Date: Friday, May 13th, 2006
Publication: The Jewish Chronicle
The Viking publicity machine is in full gear for Naomi Alderman. Her debut novel — said to be the first ever set in the North-West London Jewish Orthodox community — is being serialised on Radio 4’s “Book at Bedtime,” with actresses Sara Kestelman and former “EastEnders” star Tracy-Ann Oberman as narrators; she recently featured in a four-page spread in the Guardian’s G2 supplement; and her publicists are heavily pushing her as the new Zadie Smith or Monica Ali.
Considering her sexy subject matter — her book’s protagonists are two lesbians — she should have a hit on her hands. Should have, that is, unless word of mouth reverses the buzz. For “Disobedience” is less Zadie Smith or Monica Ali, more Naomi Ragen.
When Rav Krushka, hallowed leader of a frum Hendon congregation, dies, his daughter Ronit returns to London from a decade-long self-imposed exile in New York, where she has dropped religion, become a career woman, sleeps with her boss and undergoes extensive therapy. Eagerly waiting for her return is Esti, the wife of Ronit’s cousin and the congregation’s heir-apparent, Dovid— and Ronit’s former love interest.
The reunion forces Ronit to come to terms with her lingering feelings about religion, while Esti — who is regarded by the community as frail and strange — must come to terms with her lingering feelings towards Ronit, and confront the state of her marriage.
Alderman deserves praise for discussing openly the issue of sexual orientation in the Orthodox community, which has been receiving more attention in recent years but is still largely a taboo. And she makes a bold attempt to portray the Orthodox community sympathetically yet critically.
But her attempts to convey some of the exoticism of the community (to non-Jewish readers, at least) make it sound more like a mystical and mythical Polish shtetl than a modern congregation.
Many of the minor characters — “Hartog the [shul] president, Levitsky the treasurer, Kirschbaum the secretary” and Esti and Ronit’s gossipy former school friends — are heavily stereotypical. Large parts of the narrative are hard to swallow, notably the scene at the end where Esti admits her “improper desires” to the congregation and seems to meet with their understanding.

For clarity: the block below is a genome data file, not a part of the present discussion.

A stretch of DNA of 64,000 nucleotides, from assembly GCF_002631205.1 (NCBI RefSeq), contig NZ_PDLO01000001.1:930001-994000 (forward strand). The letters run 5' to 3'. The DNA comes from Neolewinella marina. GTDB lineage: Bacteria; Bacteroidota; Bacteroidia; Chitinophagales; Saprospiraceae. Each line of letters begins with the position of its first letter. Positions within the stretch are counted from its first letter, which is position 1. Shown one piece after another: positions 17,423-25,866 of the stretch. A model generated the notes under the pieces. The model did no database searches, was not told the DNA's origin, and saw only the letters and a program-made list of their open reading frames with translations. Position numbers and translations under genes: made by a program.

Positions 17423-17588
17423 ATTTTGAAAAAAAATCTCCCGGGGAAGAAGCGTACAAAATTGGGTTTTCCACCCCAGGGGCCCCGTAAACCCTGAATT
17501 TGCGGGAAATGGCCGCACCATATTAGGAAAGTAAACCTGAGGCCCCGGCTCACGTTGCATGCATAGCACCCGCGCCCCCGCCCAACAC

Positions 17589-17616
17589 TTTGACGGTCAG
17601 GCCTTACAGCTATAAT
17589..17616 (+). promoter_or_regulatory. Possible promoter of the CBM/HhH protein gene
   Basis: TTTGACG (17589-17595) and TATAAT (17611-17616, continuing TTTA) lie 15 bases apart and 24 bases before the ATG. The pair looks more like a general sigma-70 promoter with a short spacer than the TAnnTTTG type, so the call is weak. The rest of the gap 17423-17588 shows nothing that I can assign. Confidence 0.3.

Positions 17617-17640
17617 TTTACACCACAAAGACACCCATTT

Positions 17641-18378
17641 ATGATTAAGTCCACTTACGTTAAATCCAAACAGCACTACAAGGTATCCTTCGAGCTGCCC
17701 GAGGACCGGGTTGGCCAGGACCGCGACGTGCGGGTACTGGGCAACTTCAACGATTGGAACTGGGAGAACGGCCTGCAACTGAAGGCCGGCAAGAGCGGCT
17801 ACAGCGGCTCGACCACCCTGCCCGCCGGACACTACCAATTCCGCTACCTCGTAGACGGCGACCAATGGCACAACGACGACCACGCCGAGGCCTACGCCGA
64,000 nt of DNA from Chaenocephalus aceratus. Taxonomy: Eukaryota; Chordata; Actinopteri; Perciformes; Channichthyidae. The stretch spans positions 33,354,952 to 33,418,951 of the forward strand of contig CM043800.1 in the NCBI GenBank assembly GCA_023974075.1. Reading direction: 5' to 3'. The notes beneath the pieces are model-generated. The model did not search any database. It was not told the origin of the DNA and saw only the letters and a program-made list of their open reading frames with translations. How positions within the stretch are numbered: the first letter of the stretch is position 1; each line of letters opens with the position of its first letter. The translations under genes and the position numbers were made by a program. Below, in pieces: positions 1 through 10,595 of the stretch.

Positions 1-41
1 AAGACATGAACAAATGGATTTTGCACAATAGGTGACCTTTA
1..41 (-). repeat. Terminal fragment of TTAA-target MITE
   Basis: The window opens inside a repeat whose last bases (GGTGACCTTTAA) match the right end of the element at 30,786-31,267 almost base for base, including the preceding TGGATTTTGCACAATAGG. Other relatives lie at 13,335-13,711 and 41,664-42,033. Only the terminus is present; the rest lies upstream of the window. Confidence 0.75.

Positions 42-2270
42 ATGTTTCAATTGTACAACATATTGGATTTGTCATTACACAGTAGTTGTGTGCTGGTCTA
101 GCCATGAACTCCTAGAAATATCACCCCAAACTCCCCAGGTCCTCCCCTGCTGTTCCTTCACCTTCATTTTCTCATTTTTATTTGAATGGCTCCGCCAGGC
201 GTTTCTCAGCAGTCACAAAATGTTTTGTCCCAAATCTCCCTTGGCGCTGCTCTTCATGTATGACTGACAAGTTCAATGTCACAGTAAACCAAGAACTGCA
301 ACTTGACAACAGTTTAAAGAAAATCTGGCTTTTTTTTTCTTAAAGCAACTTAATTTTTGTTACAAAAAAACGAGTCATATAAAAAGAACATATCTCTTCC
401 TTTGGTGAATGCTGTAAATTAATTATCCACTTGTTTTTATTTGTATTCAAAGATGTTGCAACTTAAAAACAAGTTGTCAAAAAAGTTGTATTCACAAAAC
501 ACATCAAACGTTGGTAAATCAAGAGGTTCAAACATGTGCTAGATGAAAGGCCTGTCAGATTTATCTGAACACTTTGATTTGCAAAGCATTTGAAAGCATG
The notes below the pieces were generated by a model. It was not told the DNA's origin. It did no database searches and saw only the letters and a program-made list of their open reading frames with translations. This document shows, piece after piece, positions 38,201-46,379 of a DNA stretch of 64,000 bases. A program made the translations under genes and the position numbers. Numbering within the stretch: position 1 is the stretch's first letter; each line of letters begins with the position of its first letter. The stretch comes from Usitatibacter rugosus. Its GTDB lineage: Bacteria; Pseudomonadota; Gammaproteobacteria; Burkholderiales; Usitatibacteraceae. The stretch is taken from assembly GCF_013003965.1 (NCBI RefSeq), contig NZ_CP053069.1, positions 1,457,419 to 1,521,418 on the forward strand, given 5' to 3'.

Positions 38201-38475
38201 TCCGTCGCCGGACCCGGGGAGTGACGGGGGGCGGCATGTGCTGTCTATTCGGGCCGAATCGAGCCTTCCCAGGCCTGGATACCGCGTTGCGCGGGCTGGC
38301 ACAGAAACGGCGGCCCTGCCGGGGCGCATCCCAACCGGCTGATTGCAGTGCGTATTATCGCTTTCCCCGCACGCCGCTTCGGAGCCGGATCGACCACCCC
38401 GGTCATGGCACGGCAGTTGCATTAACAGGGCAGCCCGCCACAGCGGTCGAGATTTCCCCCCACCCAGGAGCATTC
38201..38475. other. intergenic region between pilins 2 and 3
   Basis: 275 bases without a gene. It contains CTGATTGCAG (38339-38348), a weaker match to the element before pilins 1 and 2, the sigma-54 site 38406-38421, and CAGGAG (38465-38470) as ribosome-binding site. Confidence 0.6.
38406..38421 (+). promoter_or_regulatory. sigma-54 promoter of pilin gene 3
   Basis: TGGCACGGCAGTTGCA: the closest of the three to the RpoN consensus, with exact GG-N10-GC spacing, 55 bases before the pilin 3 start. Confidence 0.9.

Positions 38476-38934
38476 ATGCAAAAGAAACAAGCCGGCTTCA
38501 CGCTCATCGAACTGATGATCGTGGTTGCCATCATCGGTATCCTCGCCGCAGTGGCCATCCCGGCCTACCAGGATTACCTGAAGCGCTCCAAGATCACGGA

Indeed, the wimpy Esti, who seems to be on the verge of a nervous breakdown for much of the book, is a particularly grating character. Even Ronit doesn’t have patience for her, and it’s not clear what attracted her to Esti in the first place.
Most strikingly, the remarkably uneventful story singularly fails to deliver on the sensational theme. Many readers will be disappointed to discover that, despite the “lesbians in Hendon” hype, the climax of the entire novel seems to be a brief kiss in a park (is this an attempt by Alderman to show sensitivity towards the community about which she is writing?). Had Alderman successfully flashed back to the story of Esti and Ronit’s original romance, that wouldn’t have mattered, but the past, which should have been the meat of the story, is treated too briefly. And while there’s a lot of thinking (Ronit) and hesitating (Esti), not much else happens.
Had “Disobedience” not been so loudly trumpeted, it would have quickly fallen by the wayside and, in a couple of years, the undeniably promising Alderman, who has published award-winning short fiction, could have come out with a more polished, more mature novel, her first effort forgiven and forgotten, as so many first novels are.
She deserves sympathy. It’s her publishers who must shoulder the blame for pushing her into a limelight for which she is clearly not ready, merely in order to jump onto a trendy “ethnic” literary bandwagon.
Miriam Shaviv is a senior JC journalist and former literary editor of The Jerusalem Post